MORGANTON, WEST VIRGINIA - Joseph Lavigne, a client of the West Virginia Innocence Project at the West Virginia University College of Law, has been granted parole. He was released from Huttonsville Correctional Center on November 15 after serving 20 years in prison.
In 1997, Lavigne was convicted of one count each of sexual abuse in the first degree,
child abuse resulting in serious bodily injury, and incest. The victim was his
five-year old daughter. For 20 years, she and her mother have maintained Lavigne's
No physical DNA evidence was submitted at Lavigne's trial but witnesses testified that his daughter said she was assaulted by her father. Lavigne argued that his daughter said she was assaulted by a man who looked like her father.
In 2011, then Putnam County Circuit Judge O.C. Spaulding reversed Lavigne’s conviction and ruled that he could be released from prison pending a new trial. The evidence included an affidavit from his daughter stating that her father had not assaulted her. The Supreme Court of Appeals of West Virginia overturned that decision, re-instating Lavigne’s sentence and returning him to prison.
The West Virginia Innocence Project accepted Lavigne’s case in 2013 and filed a Petition for Writ of Habeas Corpus in the Southern District of West Virginia. The decision on the habeas is stayed, which allows for ongoing DNA testing. The national Innocence Project joined the case to co-represent Lavigne earlier this year.
"We believe Joe's conviction of this crime against his daughter was a miscarriage of justice," said Valena Beety , director of the West Virginia Innocence Project. "Thorough and modern DNA testing can prove his innocence and overturn his conviction."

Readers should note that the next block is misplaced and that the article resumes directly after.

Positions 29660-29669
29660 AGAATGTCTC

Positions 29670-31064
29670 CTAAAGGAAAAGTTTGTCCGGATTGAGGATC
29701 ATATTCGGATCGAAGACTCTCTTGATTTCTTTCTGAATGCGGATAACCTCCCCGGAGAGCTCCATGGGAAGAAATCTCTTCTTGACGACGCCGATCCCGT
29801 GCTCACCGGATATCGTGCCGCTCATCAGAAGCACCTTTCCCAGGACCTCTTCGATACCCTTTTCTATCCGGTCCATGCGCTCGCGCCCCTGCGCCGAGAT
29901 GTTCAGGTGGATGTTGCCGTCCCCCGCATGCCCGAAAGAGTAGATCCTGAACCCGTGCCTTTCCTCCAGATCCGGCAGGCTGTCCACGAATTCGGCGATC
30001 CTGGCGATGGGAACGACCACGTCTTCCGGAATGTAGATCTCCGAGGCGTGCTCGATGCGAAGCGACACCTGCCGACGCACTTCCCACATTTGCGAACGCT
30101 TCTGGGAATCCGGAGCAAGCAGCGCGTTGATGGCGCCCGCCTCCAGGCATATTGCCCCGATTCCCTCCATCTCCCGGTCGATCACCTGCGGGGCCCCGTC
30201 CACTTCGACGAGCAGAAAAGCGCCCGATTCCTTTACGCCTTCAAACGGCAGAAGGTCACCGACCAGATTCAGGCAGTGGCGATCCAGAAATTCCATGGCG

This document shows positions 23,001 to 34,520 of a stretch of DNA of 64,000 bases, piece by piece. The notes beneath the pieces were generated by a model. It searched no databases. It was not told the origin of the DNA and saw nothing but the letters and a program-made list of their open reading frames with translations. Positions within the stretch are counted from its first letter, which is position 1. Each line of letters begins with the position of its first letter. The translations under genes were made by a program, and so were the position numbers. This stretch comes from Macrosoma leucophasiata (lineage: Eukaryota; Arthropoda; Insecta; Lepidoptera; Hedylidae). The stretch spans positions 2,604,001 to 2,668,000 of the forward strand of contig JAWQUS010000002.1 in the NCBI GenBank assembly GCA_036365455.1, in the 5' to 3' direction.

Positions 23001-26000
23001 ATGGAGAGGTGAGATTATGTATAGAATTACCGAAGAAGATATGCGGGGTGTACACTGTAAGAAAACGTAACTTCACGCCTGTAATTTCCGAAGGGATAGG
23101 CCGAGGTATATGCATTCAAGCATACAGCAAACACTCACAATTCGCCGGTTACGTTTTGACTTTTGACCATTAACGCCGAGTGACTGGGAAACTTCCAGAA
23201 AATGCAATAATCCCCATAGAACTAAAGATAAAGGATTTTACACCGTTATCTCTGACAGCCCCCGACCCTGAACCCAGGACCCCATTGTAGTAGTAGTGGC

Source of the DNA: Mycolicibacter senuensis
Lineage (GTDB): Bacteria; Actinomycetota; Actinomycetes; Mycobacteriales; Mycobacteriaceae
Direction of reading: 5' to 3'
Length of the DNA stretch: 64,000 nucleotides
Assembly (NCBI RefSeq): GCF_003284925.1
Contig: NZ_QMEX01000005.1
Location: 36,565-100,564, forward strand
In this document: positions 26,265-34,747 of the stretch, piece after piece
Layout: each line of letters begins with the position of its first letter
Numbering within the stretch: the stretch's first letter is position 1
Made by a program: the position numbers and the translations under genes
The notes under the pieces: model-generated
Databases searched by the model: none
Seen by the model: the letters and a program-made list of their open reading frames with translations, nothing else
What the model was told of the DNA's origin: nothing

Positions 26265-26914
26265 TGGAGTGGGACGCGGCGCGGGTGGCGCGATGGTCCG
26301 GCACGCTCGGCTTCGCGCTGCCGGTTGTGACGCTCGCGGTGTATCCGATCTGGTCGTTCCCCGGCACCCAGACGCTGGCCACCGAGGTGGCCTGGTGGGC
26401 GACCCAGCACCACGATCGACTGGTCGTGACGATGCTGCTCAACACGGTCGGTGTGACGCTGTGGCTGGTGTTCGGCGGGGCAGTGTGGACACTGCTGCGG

Lavigne’s daughter was not permitted to testify at his post-conviction hearing, but she was able to speak before the West Virginia Parole Board at his hearing in September.
She told the board, “My father did not rape me. I hope that’s all that really needs said.”
In granting Lavigne's release, the West Virginia Parole Board approved his home plan, which includes where he will live and work outside of prison, and guidelines for meeting the rules for registered sex offenders. The West Virginia Innocence Project will continue to litigate for Lavigne’s conviction to be reversed, said Beety.
For now, Lavigne is going home to be with his family, including his daughter and his aging mother.
“You won’t see hardly any pictures of me in the prison with a smile. And now I can’t help but smile,” he said.
About the West Virginia Innocence Project
The West Virginia Innocence Project is a law clinic at West Virginia University staffed by third-year law students and law school faculty. It is dedicated to serving incarcerated persons in state or federal prison in West Virginia and providing free legal representation to individuals with meritorious claims of innocence. The clinic also advocates for reforms designed to avoid wrongful convictions, including improved eyewitness identification and forensic analysis. The West Virginia Innocence Project receives support from the law firm Wilson, Frame & Metheney, PLLC.
Joseph Lavigne, center, surrounded by his family and members of the West Virginia Innocence Project Law Clinic.